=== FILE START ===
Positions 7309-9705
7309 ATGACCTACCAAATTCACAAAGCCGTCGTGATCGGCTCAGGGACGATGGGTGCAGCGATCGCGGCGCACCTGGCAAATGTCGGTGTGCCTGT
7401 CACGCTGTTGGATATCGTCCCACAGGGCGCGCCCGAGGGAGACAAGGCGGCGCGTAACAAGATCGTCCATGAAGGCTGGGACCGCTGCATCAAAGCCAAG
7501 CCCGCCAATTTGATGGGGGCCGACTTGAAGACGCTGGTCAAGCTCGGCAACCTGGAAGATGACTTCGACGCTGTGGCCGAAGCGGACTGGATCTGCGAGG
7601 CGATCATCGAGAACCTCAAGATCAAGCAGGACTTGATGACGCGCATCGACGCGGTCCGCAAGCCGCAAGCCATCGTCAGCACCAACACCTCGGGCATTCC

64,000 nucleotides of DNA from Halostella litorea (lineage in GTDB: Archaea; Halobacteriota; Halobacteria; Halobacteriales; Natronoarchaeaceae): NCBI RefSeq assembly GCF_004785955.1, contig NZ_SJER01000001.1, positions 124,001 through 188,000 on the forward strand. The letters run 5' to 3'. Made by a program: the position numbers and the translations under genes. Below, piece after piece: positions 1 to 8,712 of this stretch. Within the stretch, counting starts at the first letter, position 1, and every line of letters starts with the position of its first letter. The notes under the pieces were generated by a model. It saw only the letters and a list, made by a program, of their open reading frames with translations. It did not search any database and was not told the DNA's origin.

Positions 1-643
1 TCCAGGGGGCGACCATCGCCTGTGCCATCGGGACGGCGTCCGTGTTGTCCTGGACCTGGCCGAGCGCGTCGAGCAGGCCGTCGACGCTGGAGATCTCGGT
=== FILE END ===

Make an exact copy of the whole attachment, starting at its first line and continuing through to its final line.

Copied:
Positions 7309-9705
7309 ATGACCTACCAAATTCACAAAGCCGTCGTGATCGGCTCAGGGACGATGGGTGCAGCGATCGCGGCGCACCTGGCAAATGTCGGTGTGCCTGT
7401 CACGCTGTTGGATATCGTCCCACAGGGCGCGCCCGAGGGAGACAAGGCGGCGCGTAACAAGATCGTCCATGAAGGCTGGGACCGCTGCATCAAAGCCAAG
7501 CCCGCCAATTTGATGGGGGCCGACTTGAAGACGCTGGTCAAGCTCGGCAACCTGGAAGATGACTTCGACGCTGTGGCCGAAGCGGACTGGATCTGCGAGG
7601 CGATCATCGAGAACCTCAAGATCAAGCAGGACTTGATGACGCGCATCGACGCGGTCCGCAAGCCGCAAGCCATCGTCAGCACCAACACCTCGGGCATTCC

64,000 nucleotides of DNA from Halostella litorea (lineage in GTDB: Archaea; Halobacteriota; Halobacteria; Halobacteriales; Natronoarchaeaceae): NCBI RefSeq assembly GCF_004785955.1, contig NZ_SJER01000001.1, positions 124,001 through 188,000 on the forward strand. The letters run 5' to 3'. Made by a program: the position numbers and the translations under genes. Below, piece after piece: positions 1 to 8,712 of this stretch. Within the stretch, counting starts at the first letter, position 1, and every line of letters starts with the position of its first letter. The notes under the pieces were generated by a model. It saw only the letters and a list, made by a program, of their open reading frames with translations. It did not search any database and was not told the DNA's origin.

Positions 1-643
1 TCCAGGGGGCGACCATCGCCTGTGCCATCGGGACGGCGTCCGTGTTGTCCTGGACCTGGCCGAGCGCGTCGAGCAGGCCGTCGACGCTGGAGATCTCGGT